Knicks’ Defense in a Word: Offensive

The day began with a 90-minute film session, a painful review of every misstep in a 118-110 loss to the Charlotte Bobcats, a stinging visual rebuke of another indifferent effort.

“A long, long film session for six games into the season,” said Thursday, chuckling. “But I think it was something we needed.”

Poor defense doomed the Knicks on Wednesday, as it did two nights earlier and twice last week, producing a 2-4 record that would unnerve even the most stubborn optimist.

The Knicks’ offense has dipped and waned and struggled through inconsistency, with key players shuttling in and out because of injury. But it is their defense that is triggering alarms and mild panic at Madison Square Garden, and shaking the floorboards under Coach .

Last summer, the front office pushed for the appointment of , to sharpen the team’s focus. Last month, the Knicks acquired a defensive-minded 7-footer, Tyson Chandler, to anchor their schemes.

But they have yet to locate a defensive conscience. 25th in defensive efficiency, allowing 107.1 points per 100 possessions. They are 27th in opponents’ field-goal percentage (.471) and 29th in opponents’ 3-point percentage (.425).

It is early. The sample sizes are small. The Knicks’ time together has been limited because of injuries, a short training camp and rapid roster turnover. Yet the warning signs are clear, and the pressure is increasing daily.

Knicks officials and fans expect great things this season, because of Anthony and Amar’e Stoudemire’s firepower, Chandler’s defense and Iman Shumpert’s promise. But the results so far more resemble the malaise of the past decade.

When the boos rained down at the Garden on Wednesday night, it was as much about the effort as the result — and perhaps, too, about a lingering skepticism about this group.

Anthony and Stoudemire have been known throughout their careers as mediocre or indifferent defenders. D’Antoni has a reputation for stressing offense at the expense of defense (thus the team’s insistence on hiring Woodson). For the Knicks to contend — or even to win consistently — they will have to disprove every sweeping generalization about their makeup, from their highly paid stars to their highly paid head coach, who is in the last year of his contract.

This is where the Knicks become demonstrably defensive.

“I’m not too concerned about what people are saying about this team,” Anthony said. “We hear stuff every day. I hear stuff every day. We’ll get better. That’s the only thing I can say about that. We’ll get better.”

Anthony also said, “We will become a good defensive team.” When asked how he can be so confident, he asserted: “Because I know the guys. I know the guys want to do it. I’ve seen us do it in the preseason, in training camp. I’ve seen us do it in some games that we’ve played so far.”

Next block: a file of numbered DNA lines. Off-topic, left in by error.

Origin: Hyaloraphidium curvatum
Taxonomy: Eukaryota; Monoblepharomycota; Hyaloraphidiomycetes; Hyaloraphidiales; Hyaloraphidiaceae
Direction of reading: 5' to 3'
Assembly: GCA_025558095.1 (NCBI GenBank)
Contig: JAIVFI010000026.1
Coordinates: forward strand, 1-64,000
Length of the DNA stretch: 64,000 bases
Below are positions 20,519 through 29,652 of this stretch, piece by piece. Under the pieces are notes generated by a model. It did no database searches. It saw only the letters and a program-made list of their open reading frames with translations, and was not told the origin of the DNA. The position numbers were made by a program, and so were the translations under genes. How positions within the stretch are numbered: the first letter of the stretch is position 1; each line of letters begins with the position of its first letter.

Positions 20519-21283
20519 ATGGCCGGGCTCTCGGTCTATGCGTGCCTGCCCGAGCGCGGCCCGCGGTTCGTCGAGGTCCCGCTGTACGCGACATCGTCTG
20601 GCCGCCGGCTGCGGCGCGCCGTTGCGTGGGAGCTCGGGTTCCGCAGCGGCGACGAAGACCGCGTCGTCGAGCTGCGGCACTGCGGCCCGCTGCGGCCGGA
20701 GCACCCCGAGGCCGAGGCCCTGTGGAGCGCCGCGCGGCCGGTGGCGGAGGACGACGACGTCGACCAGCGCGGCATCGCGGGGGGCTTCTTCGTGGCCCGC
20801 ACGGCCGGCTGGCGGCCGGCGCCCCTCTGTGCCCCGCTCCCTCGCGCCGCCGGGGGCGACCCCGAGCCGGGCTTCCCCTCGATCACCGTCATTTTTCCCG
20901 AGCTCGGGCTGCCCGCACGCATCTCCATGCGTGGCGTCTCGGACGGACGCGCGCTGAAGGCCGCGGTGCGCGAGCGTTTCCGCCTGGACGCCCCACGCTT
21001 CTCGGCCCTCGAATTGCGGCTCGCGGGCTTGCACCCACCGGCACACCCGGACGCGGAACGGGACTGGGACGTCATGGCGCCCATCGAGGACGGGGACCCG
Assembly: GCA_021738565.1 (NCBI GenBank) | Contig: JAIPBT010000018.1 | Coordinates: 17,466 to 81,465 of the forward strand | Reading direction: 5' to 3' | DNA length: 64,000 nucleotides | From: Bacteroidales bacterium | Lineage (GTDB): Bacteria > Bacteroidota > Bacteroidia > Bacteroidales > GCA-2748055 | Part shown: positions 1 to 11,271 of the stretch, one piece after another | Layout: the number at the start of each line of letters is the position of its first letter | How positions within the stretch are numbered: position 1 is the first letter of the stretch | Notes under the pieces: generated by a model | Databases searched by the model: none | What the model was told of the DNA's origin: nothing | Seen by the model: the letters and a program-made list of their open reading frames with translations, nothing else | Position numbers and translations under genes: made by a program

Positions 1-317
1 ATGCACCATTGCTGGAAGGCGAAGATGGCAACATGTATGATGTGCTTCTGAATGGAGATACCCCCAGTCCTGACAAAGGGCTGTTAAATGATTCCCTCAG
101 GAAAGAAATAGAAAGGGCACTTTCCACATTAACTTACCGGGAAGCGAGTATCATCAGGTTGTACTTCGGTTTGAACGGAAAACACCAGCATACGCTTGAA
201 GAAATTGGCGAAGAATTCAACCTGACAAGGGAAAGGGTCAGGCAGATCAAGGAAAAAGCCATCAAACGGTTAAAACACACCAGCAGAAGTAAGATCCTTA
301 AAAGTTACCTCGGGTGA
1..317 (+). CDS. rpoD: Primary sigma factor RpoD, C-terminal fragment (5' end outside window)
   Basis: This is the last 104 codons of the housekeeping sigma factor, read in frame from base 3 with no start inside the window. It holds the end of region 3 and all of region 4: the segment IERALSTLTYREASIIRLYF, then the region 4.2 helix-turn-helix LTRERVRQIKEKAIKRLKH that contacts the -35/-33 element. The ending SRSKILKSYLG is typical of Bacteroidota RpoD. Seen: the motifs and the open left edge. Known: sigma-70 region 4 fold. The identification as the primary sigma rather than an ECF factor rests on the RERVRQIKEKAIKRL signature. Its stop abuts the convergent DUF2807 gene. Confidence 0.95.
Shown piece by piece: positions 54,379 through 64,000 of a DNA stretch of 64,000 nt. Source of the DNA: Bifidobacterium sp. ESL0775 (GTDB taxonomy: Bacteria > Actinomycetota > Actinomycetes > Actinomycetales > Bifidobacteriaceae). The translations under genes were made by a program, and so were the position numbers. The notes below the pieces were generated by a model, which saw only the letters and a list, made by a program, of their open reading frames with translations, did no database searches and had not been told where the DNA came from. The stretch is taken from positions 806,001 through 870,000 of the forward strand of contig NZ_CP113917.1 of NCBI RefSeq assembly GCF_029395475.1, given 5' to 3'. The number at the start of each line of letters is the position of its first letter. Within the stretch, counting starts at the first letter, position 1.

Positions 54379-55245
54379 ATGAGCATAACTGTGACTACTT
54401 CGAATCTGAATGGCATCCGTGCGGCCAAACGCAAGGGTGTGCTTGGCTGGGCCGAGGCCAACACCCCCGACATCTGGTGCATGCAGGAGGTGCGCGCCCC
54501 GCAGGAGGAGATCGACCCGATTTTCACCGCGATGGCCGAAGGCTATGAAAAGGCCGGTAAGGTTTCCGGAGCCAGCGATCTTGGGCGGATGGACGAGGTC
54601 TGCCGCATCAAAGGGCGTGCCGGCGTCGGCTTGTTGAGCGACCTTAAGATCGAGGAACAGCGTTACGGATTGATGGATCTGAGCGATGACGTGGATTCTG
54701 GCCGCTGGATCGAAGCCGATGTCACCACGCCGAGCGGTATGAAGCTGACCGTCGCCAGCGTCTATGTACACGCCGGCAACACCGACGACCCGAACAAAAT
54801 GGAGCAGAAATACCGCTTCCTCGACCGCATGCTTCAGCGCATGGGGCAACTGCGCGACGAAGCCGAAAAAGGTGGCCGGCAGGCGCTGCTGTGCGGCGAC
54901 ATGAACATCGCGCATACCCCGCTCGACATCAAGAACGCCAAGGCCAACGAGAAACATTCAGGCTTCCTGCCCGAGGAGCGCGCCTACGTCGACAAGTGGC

He was referring mostly to the Knicks’ and their Kings, along with a solid quarter here and there. The unraveling against the Bobcats, however, left the most striking impression.

Boris Diaw, despite looking terribly out of shape, consistently found room for open jumpers, and at least twice blew by Stoudemire for layups. Stoudemire insisted that his sprained ankle was not a factor, which means that he either failed to react or was counting on someone else covering for him.

Throughout the locker room, the talk was of communication, trust and coordination on defense, or the lack thereof. This is not about schemes or philosophy, but about establishing an approach and adhering to it.

This is where the short preseason hurts the Knicks most. Star players like Anthony or Stoudemire can manufacture offense through sheer skill, even while breaking or ignoring offensive principles. But there are no solo acts on defense, where freelancing nearly always ends in disaster. Great defense requires trust and coordination, which takes time, especially with eight new players and two rookies in the rotation.

D’Antoni said the schemes simply broke down against Charlotte — “a lot of pressure, busted pipes” — with mistakes made by everyone, rookies and veterans alike.

The Knicks lost three key players to injury in the first week and got back two Wednesday. Shumpert was so outstanding in his return — at both ends of the court — that D’Antoni said he would consider starting him Friday night in Washington. That might be a boost for the lineup, but it is also another adjustment to make.

Meanwhile, commentators are already speculating about D’Antoni’s job security, given the wobbly start and his tenuous contract status. It is too soon to call any game critical. But a loss Friday to the 0-6 Wizards would be considered disastrous.

“That’s New York,” D’Antoni said of the mild panic. “That’s fine. That’s just the way it goes.”

As the Garden emptied Wednesday night, a fan near the upper press box shouted, “Phil Jackson!” to no one in particular. It was just one, isolated voice, venting frustration. But the sentiment could quickly become contagious.

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